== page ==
Students will see extra security, civics, mental health training this fall
Buffalo News - 8/31/2018
Aug. 31--Not quite ready for school?
No problem. We've got you covered.
Now that the first day of classes is around the corner, we'll catch you up on some issues you're likely to hear about in the new school year:
Facial recognition. Single point of entry. Mental health. Civic readiness. ESSA.
Here's your back-to-school primer:
School safety once again is center stage in the wake of the February shootings in Parkland, Fla., so don't be surprised to see tighter security when school reopens or as the year progresses.
In Maryvale, for example, the school district reconfigured the entrances at its primary, intermediate and middle school buildings to better secure access from the outside, said Superintendent Joseph D'Angelo.
Similar projects are in the works in the Starpoint and Kenmore-Town of Tonawanda districts.
"In the spring, after the tragedy in Florida, we had police come in and give us recommendations at each building," said Steve Bovino, superintendent in Ken-Ton. "The major thing is what we call 'single point of entry.' We want visitors coming in through one location."
"It's certainly going to look and feel different than how visitors gained entry in the past," said Sean Croft, Starpoint superintendent. "I think people will be very tolerant of the changes."
In City of Tonawanda schools, procedures have been tightened at every building, with visitors required to show a state-issued ID that is scanned into a national database before they are allowed in.
Meanwhile, schools will be keeping an eye on what's happening in Lockport.
That city school district will use facial recognition and tracking software to add an unprecedented level of security. The system will use some 300 surveillance cameras throughout district buildings to recognize faces of registered criminals, sex offenders or others barred from the premises. When the software makes a match, an alarm is sent to district officials and perhaps police.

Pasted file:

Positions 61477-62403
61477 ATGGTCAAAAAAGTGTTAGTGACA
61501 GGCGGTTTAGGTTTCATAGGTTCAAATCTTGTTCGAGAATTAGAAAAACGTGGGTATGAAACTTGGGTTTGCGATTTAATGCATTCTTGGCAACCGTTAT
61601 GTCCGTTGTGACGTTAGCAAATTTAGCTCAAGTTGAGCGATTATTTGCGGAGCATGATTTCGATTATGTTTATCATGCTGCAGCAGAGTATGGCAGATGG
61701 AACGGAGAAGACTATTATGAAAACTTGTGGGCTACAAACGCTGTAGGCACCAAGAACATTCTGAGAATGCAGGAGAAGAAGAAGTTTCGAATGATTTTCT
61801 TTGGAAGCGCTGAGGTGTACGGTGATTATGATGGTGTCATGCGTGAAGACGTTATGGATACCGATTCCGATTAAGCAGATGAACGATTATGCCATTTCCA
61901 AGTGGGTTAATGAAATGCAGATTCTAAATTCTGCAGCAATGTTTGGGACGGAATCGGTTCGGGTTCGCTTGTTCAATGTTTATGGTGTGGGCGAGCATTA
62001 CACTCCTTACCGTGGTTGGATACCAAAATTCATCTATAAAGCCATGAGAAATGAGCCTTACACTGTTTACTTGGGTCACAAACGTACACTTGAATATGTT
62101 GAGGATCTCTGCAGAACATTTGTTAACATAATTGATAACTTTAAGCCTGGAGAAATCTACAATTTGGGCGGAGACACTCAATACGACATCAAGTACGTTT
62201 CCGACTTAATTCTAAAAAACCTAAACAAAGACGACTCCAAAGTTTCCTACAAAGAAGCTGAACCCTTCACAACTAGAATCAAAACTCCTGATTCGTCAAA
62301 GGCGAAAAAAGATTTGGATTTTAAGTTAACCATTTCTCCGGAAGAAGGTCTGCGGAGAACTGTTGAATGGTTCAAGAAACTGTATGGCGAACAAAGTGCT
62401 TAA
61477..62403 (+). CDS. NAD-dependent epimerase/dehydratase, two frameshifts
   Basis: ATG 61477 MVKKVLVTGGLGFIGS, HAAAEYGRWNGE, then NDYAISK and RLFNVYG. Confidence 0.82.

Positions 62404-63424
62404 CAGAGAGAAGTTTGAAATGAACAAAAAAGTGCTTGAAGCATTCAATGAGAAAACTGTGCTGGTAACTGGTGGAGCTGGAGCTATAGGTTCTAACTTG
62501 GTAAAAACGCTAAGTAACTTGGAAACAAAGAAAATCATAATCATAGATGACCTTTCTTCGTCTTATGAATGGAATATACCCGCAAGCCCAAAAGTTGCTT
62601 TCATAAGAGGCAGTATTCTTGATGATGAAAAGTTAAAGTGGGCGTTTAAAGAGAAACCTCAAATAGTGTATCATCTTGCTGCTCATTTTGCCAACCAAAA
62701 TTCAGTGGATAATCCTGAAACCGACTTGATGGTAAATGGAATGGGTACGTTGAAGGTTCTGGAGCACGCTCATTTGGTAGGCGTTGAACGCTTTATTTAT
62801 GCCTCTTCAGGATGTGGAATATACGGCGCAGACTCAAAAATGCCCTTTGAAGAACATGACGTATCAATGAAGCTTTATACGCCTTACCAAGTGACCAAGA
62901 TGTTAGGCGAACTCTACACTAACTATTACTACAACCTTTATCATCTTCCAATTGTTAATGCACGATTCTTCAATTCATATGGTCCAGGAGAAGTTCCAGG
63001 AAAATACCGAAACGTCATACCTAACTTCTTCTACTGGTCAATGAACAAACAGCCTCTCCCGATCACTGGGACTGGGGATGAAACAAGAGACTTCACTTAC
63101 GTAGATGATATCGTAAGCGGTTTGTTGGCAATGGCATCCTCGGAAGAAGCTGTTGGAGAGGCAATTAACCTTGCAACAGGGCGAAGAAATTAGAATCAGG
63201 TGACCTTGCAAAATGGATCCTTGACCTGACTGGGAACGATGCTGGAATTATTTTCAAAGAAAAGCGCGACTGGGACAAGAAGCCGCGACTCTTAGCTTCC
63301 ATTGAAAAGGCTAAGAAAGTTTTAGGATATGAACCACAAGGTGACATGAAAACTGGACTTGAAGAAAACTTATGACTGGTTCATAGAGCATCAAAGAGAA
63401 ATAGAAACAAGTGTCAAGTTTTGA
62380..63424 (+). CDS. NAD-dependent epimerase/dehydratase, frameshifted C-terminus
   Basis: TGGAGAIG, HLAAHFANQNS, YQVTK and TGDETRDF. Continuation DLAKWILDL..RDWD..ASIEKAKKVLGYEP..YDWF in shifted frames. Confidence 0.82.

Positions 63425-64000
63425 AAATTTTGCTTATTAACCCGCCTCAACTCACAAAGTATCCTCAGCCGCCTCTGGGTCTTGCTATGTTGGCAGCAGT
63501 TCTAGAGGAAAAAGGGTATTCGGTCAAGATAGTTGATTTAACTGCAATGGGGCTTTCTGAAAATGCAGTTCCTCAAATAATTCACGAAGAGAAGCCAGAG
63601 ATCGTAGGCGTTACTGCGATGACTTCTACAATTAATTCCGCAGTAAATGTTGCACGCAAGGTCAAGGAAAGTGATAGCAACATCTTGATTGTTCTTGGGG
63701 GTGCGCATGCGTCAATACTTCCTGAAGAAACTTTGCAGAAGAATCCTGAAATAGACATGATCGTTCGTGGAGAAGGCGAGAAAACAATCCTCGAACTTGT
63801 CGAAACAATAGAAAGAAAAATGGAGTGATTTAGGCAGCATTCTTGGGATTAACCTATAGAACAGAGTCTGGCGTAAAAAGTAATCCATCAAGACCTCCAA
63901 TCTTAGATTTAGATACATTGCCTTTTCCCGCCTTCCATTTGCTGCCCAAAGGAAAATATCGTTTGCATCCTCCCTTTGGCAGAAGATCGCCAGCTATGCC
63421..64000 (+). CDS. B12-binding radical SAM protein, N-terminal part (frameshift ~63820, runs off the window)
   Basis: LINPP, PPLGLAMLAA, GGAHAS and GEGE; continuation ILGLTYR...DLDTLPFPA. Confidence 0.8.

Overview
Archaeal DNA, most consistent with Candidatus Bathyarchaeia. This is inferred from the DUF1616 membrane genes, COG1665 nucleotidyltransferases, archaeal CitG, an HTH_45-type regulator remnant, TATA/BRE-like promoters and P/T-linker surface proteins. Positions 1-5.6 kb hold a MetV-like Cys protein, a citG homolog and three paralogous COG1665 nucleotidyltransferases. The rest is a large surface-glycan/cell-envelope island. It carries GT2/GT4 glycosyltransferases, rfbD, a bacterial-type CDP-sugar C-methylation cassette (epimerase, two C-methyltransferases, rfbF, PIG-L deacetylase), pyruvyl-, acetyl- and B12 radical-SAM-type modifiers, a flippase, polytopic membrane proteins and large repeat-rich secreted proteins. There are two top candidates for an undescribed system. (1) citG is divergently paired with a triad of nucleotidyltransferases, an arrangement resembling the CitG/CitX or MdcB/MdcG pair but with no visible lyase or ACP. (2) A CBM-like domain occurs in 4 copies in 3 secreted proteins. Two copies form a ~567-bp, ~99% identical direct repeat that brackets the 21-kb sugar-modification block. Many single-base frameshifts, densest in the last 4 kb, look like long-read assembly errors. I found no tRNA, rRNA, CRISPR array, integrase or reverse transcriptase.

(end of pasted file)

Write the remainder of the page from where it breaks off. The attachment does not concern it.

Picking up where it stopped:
Installation is to be completed by the end of September, Lockport Superintendent Michelle Bradley said.
And could see-through backpacks be a new trend?
While students may not be asking parents for clear or mesh backpacks, they're being considered as an option among more schools around the country as a security precaution.
In fact, they popped up on the supply list for at least one Buffalo school, although a spokeswoman said that is not a district-wide policy.
Protecting kids' mental health
All elementary, middle and high schools across New York State are now required to teach about mental health, under a law that took effect in July. The new law comes after years of lobbying by the Mental Health Association in New York State, which points to statistics that show half of anxiety disorders begin as early as age 8 and that more than one-fifth of teenagers experience serious mental illness each year.
"What I'd like to do in the district is a full continuum of mental health services from pre-K all the way to 12th grade," said Mark Laurrie, superintendent for the Niagara Falls City School District.
The hope is that education in schools can provide students with the lifelong skills needed to understand mental health and when to seek help for themselves or others.
Similarly, districts are talking to teachers about paying attention to the social and emotional well-being of kids.